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Posted on October 21, 2020 (5781) By Rabbi Yisroel Ciner | Series: | Level:

This week we read the parsha of Noach. A mere ten generations after creation, the world had reached a state of depravity that necessitated its destruction. However, “Noach ish tzaddik, tamim hayah b’dorosov {Noach was a righteous man, perfect in his generation}.[6:9]” Only Noach, his family and all those that would sheltered in his taivah {ark} would be saved from the flood.

What were the grievous sins which were being committed?

“And the land was destroyed before Elokim…”

Rashi explains that the “destroyed land” is a reference to its spiritual state, as it was filled with adultery, incest and idol worship.

“…And the land was filled with thievery. [6:11]”

The usual term for thievery is ‘gezel’, yet here the passuk {verse} uses the term ‘chamas.’ The Medrash explains that this term refers to stealing an amount so insignificant that it is unclaimable in court (less than a sha’veh prutah). When a merchant would bring out a basket full of lupines (a type of herb) to sell, people were careful to come and steal only one or two stalks. Ultimately, the vendor was left with nothing.

It’s a bit hard to understand the mind-set of the ‘dor ha’mabool’ {the generation of the flood}. Adultery, incest and idolatry were all part of the daily schedule. But stealing? Me? A thief? G-d forbid! I’d never really steal anything… Maybe help myself to a few lupines, (maybe a few towels from the hotel). But to steal? Heaven forbid!

Why were these debased and corrupted people so careful to avoid actual stealing?

Rav Sholom Schwadron zt”l explains that a person can be involved in the worst of things and yet consider himself to be a tzaddik {righteous}. While he’s enjoying that which he stole he’s relishing the feeling that he’s so cautious and observant of the injunction against stealing.

Rav Sholom relates that he was once walking through the back-streets of Jerusalem. In the distance he saw that when people would pass near to a certain place, they would grab their noses and run. As he drew closer he started to smell a putrid odor but still didn’t know where it was coming from. As he drew even closer and the odor grew that much stronger, he noticed a group of people gathered around a large sewage pit.

Realizing that the sewer was the source of the smell, Rav Sholom’s first inclination was to distance himself as quickly as he could from there. However, he was overcome with curiosity. What fascinating sight was holding the attention of all of those people in spite of the sickening odor? He too went close to the sewage pit and was amazed by what he saw.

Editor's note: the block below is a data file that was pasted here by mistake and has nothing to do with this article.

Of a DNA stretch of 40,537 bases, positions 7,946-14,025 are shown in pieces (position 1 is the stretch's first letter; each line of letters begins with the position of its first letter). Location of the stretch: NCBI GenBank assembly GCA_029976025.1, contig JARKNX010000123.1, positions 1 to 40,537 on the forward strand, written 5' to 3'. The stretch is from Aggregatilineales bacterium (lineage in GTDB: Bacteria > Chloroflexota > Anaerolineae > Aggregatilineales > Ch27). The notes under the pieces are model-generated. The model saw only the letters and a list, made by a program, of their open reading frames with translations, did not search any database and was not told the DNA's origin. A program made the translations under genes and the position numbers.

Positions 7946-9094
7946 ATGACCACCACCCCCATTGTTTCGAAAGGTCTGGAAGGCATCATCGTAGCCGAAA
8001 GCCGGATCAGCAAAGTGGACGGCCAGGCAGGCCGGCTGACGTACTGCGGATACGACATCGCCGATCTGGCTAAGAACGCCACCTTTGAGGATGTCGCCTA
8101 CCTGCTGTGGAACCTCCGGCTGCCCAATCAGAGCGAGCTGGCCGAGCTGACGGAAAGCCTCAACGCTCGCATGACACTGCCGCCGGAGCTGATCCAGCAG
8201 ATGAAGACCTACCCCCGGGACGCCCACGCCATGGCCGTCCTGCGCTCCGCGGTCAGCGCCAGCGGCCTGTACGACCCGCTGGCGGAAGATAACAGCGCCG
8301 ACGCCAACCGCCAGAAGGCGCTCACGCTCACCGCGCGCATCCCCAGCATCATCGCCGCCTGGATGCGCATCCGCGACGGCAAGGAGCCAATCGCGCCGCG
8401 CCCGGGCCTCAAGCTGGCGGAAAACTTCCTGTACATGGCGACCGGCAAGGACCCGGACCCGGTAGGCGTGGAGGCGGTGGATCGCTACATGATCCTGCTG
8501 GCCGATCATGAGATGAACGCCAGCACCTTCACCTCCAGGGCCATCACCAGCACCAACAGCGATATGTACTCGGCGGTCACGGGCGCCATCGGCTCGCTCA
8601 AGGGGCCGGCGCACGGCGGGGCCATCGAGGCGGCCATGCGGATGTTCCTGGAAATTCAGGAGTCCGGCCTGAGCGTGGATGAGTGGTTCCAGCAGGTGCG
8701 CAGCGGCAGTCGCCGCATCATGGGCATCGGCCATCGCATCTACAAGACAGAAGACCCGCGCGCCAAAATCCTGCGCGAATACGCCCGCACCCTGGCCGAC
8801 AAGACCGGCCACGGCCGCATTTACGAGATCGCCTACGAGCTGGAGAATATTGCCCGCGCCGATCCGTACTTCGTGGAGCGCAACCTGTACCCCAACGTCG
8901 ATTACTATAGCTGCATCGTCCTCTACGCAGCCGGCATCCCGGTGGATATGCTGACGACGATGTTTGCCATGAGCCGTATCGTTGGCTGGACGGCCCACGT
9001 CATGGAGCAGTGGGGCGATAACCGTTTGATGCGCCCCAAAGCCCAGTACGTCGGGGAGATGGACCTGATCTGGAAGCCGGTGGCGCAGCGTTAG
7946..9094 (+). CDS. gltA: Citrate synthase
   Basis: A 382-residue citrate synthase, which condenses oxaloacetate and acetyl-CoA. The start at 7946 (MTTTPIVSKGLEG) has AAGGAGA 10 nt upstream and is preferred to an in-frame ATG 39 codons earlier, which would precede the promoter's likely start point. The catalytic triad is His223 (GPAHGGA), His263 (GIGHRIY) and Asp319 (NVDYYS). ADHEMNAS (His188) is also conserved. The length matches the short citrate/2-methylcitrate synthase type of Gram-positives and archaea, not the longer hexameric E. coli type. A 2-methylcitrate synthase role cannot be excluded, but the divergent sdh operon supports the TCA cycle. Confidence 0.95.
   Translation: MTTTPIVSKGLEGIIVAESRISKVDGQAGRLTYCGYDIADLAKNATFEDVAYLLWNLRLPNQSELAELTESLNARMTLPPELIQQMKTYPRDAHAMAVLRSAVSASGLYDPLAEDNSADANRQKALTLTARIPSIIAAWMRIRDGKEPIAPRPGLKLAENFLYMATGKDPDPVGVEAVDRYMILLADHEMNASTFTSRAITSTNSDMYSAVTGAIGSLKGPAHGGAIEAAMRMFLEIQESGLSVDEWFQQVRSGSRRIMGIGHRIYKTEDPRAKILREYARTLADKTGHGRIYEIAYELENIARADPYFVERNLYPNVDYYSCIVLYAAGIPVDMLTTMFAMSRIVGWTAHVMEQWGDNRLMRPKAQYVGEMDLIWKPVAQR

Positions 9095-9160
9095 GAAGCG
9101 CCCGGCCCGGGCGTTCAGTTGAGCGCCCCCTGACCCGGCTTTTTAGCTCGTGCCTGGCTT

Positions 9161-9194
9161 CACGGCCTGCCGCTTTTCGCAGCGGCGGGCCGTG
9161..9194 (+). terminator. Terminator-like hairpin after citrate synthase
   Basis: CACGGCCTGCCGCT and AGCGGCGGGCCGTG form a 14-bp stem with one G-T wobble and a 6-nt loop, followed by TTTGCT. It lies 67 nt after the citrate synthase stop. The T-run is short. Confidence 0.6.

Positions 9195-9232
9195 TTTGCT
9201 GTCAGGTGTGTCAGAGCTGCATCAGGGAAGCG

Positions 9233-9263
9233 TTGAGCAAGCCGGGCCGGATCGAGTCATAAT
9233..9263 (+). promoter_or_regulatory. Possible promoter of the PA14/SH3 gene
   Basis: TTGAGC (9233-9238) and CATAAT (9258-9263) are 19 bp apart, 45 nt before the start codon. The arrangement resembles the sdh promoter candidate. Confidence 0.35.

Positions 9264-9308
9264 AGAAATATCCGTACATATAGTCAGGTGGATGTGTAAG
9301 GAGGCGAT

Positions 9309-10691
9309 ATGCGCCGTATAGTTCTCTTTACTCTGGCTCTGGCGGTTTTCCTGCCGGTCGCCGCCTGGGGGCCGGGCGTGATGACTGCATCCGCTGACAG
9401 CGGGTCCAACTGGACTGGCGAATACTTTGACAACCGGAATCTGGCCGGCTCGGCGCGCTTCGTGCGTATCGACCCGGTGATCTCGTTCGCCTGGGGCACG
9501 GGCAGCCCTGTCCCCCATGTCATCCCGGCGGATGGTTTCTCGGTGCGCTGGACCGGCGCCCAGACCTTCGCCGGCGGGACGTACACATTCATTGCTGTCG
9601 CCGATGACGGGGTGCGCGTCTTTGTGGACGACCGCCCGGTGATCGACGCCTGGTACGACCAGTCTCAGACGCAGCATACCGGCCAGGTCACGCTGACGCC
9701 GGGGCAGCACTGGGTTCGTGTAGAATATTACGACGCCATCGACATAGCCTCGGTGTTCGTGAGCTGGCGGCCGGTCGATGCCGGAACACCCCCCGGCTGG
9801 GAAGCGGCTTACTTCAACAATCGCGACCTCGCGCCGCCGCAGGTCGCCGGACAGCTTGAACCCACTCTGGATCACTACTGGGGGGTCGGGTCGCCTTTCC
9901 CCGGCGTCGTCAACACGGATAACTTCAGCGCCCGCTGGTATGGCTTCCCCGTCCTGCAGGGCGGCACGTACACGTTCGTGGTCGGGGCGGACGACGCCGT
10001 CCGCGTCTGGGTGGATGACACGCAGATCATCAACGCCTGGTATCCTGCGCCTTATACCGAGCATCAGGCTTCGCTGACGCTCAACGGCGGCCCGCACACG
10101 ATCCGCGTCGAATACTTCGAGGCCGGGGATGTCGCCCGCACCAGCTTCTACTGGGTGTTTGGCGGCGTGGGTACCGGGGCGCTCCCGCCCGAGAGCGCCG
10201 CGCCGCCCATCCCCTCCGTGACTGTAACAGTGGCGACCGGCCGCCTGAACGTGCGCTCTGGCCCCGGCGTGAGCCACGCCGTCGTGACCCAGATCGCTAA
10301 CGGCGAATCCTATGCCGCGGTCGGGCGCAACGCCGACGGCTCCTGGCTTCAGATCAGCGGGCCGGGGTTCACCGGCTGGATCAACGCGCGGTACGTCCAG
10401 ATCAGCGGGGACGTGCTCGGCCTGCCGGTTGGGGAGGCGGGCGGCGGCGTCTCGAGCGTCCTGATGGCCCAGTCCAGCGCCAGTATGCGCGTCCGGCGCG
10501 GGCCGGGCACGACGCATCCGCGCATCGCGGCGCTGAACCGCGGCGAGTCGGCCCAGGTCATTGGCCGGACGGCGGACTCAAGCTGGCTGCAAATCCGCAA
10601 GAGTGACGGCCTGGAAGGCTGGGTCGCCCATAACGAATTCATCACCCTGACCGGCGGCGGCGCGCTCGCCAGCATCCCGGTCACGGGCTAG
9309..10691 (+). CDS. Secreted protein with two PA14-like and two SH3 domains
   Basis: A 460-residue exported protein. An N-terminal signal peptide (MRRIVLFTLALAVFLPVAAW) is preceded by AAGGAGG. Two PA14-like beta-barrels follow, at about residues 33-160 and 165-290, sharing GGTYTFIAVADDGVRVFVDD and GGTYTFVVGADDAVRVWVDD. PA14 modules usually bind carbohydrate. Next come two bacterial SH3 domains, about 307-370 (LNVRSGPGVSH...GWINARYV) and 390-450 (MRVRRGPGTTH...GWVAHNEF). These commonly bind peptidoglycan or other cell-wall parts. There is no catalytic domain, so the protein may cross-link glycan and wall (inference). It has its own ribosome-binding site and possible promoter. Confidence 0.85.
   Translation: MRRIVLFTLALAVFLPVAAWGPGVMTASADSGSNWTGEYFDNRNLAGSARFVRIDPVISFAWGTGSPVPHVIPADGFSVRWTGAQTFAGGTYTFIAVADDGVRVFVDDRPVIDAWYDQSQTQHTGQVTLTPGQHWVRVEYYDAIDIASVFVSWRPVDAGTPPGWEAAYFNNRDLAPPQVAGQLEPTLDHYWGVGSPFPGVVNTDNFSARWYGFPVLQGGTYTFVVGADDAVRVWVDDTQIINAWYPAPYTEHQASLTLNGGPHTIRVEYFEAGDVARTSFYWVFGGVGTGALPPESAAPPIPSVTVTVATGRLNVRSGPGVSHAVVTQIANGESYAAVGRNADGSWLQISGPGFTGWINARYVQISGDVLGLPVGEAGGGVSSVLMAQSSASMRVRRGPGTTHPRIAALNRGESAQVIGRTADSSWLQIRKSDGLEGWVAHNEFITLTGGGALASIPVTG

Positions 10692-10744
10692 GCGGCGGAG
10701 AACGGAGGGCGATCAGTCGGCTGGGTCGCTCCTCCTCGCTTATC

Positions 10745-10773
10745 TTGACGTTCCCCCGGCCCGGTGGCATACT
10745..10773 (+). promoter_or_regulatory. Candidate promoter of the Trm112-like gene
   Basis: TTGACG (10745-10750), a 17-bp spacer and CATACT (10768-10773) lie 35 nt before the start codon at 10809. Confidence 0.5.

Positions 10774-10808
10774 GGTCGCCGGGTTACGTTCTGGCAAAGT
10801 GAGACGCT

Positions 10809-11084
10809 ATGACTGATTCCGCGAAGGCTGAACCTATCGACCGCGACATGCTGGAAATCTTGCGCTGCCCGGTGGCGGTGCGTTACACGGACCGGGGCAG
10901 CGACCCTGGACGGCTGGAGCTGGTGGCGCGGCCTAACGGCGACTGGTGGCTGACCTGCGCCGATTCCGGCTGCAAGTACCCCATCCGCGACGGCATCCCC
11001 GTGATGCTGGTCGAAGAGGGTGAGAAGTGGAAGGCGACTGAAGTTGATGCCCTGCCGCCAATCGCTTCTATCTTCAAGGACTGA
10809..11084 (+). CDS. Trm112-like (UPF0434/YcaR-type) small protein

This was a very large, main sewage point into which many smaller sewage routes emptied. As such, the stench was incredible. Inside were a number of workers trying to open up a blockage with, all of that which one expects to find in a sewer, flying all about. Amazingly, one of the workers had moved off to the side, cleared out a little area, sat himself down and was enjoying a falafel. The same enjoyment and satisfaction that one feels when dining at an elegant restaurant was being experienced by this ‘subterraneal sanitational engineer’ in this sewer!

As Rav Sholom was walking away (at a rather rapid pace) he began to contemplate what lesson could be learned from what he had just seen. How was it that he was gagging from the smell already from a distance and yet this worker, sitting in the midst of the smell’s source, was able to enjoy his falafel? Why wasn’t he gagging? Rav Sholom understood that when one is in the midst of the stench, he doesn’t even smell it…

I recently took my sons to Yad Vashem, the holocaust memorial museum in Jerusalem. There’s a quote there from one of the S.S. men who was in charge of one of the concentration camps. He said that it was very important, while being involved in his ‘work’ all day, to still be a good guy–a good father, husband and friend–once he got home. In the midst of the stench, one doesn’t even smell it…

The ‘dor ha’mabool’ {the generation of the flood} were able to relish their abstention from actual theft as they were committing every other forbidden act in the book. I’m really a good guy. Those other acts don’t define who I am. This defines who I am. I’m really a wonderful person. No need for me to work on myself.

“Elokim said to Noach, the (time for the) end of all flesh has come before me because the land is filled with chamas {the aforementioned type of stealing}.[6:13]”

The ultimate cause of the flood wasn’t the adultery or the idolatry–it was the ‘chamas.’

As such, it follows that the ‘new world order’ which would follow the flood would deal with illicitly gained wealth…

The Medrash relates that falsehood approached Noach, wanting to enter the ark. Noach responded that nothing can enter without a partner. Falsehood then met up with loss and destruction who asked, “Where are you coming from?” Falsehood explained that Noach had turned him away because he didn’t have a partner. “Would you be my partner?” he asked loss and destruction. “What will you give me?” it responded. Falsehood offered a deal. “Any profit that comes about through me (through falsehood) will be given to you (loss and destruction).” With the deal agreed upon, they entered the ark.

That deal stands until today.

Good Shabbos,

Yisroel Ciner

This week’s parsha-insights is dedicated in mazel tov to Howie Hershkovich and Martha Vays in honor of their upcoming wedding. May they be zocheh to much happiness together and to build a bayis ne’eman b’Yisroel.

Copyright © 1998 by Rabbi Yisroel Ciner and Project Genesis, Inc.

The author teaches at Neveh Tzion in Telzstone (near Yerushalayim).